4. Gas mixtures. Partial pressure. Composition of air. Ppm as concentration unit. Decompression sickness. Artificial air
  5. Boiling point and freezing point of solutions. Molal freezing point depression and boiling point elevation of aqueous solutions. Colligative properties. Anomalous behaviour of ionic solutions, interionic attractions, the van’t Hoff factor
  6. The phenomenon of osmosis. Osmotic pressure, its dependence on temperature, solute concentration and ionic dissociation. Isotonic, hypertonic and hypotonic solutions. Biological and medical significance of osmosis
  7. The system and its surroundings. Internal energy, mechanical work and reaction heat, the first law of thermodynamics. Enthalpy and the law of Hess. Standard enthalpy change
  8. Enthalpy change of chemical processes (formation and combustion enthalpies). Average bond enthalpy. Energy diagrams of exo- and endothermic processes
  9. Entropy change, spontaneous and reversible processes, the 2nd and 3rd laws of thermodynamics. Absolute and standard entropies
  10. Gibbs’ free enthalpy change, exergonic and endergonic processes. Free enthalpy change under standard and non-standard conditions. Thermodynamic coupling
  11. Spontaneity and velocity of chemical reactions. Reaction rate. Rate equation and rate constant. Collision and transition state theories of the mechanism of chemical reactions
  12. Molecularity and kinetic order of chemical reactions. Single- and multistep reactions. First, pseudo-first, second and zero-order reactions. Half-life of chemical reactions
  13. Factors influencing the velocity of chemical reactions: the Arrhenius equation. Catalysis. Enzymes as biocatalysts
  14. Voltaic cells. Electrode potentials (reduction potentials) and the electromotive force. The Daniell element. Normal and standard electrode potential. Calculation of equilibrium constants from the electromotive force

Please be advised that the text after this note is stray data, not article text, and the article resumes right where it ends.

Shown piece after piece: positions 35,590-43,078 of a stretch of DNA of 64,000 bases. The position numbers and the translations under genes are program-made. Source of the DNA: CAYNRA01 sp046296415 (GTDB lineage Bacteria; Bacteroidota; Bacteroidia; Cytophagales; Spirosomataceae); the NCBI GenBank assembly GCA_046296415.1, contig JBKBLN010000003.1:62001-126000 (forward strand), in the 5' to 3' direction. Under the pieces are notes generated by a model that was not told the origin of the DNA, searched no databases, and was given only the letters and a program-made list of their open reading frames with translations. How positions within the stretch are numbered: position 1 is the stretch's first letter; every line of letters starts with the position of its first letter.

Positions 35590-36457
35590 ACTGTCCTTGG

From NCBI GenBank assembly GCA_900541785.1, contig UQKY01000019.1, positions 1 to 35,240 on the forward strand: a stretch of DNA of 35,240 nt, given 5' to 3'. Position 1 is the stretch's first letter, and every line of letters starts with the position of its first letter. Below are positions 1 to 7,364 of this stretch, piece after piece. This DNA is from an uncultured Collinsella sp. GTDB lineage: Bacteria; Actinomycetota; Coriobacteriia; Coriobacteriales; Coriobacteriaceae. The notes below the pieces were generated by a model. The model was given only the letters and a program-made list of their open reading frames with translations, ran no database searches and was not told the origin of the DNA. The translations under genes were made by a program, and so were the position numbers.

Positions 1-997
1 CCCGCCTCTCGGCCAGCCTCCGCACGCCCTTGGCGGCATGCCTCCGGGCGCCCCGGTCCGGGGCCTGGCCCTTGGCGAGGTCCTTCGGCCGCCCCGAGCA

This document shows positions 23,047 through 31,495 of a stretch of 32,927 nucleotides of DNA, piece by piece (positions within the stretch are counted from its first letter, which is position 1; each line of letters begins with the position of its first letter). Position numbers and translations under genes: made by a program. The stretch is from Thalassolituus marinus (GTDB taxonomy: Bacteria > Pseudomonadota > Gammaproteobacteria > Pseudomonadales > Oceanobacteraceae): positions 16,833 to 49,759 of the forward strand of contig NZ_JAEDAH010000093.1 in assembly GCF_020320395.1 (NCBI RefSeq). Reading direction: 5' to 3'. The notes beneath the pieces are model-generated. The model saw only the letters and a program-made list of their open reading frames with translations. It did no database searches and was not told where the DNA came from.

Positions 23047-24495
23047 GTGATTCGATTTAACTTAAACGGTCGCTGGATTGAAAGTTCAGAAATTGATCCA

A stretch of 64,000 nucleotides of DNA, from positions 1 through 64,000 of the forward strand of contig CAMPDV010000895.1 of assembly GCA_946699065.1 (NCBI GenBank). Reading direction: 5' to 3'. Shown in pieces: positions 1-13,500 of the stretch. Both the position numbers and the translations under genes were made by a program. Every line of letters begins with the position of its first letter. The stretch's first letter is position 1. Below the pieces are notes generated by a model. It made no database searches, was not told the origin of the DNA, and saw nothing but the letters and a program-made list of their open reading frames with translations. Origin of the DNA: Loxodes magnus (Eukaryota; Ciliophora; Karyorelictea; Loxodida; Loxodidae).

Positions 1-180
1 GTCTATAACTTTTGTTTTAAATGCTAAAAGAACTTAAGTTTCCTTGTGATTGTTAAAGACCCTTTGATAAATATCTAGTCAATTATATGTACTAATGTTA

15. Dependence of electrode potentials on concentrations: the Nernst equation. Metal and gas electrodes. Concentration cells
  16. Non-polarizable electrodes. Principle of maintaining constant concentration in reference electrodes (calomel and silver/silver chloride electrodes)
  17. Direction of redox reactions. Redox electrodes; biologically important redox systems
  18. Alkali and alkaline earth metals and their medically important compounds
  19. Phosphorus and its compounds: allotropes, oxides, oxiacids, phosphates
  20. Sulfur and its compounds: allotropes, oxides, oxiacids, sulfides, sulfites, sulfates, thiosulfates
  21. Characteristics of halogens and their compounds
  22. Properties of transition elements, heavy metals and their medically important compounds

IV. Organic chemistry

  1. The central role of carbon in organic chemistry. The hybrid states of carbon, resonance and delocalization in organic compounds
  2. Principles of constitution, configuration and conformation isomerism
  3. Types of constitution isomerism: branching (backbone) isomerism, positional isomerism and tautomerism with examples
  4. Configuration in organic chemistry: geometric (cis-trans, Z/E) and optical (stereo) isomerism. Optical activity, chirality, stereogeneic (chiral) centers
  5. Enantiomerism, diastereomerism and epimerism. Racemic mixtures and meso compounds. Prochiral compounds
  6. Relative and absolute configuration, projection rules, the D/L and R/S systems. Stereospecific numbering
  7. Conformation in organic chemistry
  8. Classification of organic compounds according to the main functional groups. Acid-base character of organic compounds
  9. Major reaction types in organic chemistry: radical, electrophilic and nucleophilic substitution
  10. Major reaction types in organic chemistry: electrophilic and nucleophilic addition; elimination
  11. Structure and reactions of alkanes: terminology, conformation isomerism, mechanism of radical substitution
  12. Structure and reactions of alkenes and alkynes: electrophilic addition reactions, (hydro)halogenation, Markownikow’s rule. Dienes, conjugation and resonance. Electrophilic addition of 1,3-butadiene.
  13. Synthesis and reactions of halogenated hydrocarbons. SN1 and SN2
  14. Structure and reactions of mono- and polycyclic homoaromatic compounds. Resonance stabilization and the Hückel’s rule
  15. Mechanism of electrophilic substitution of aromatic compounds. Effect of substituents of the aromatic ring on reaction rates and product formation in further substitution reactions
  16. Classification, structure, physical and chemical properties and reactions of organic hydroxyl compounds (alcohols, enols, phenols). Formation of ethers and esters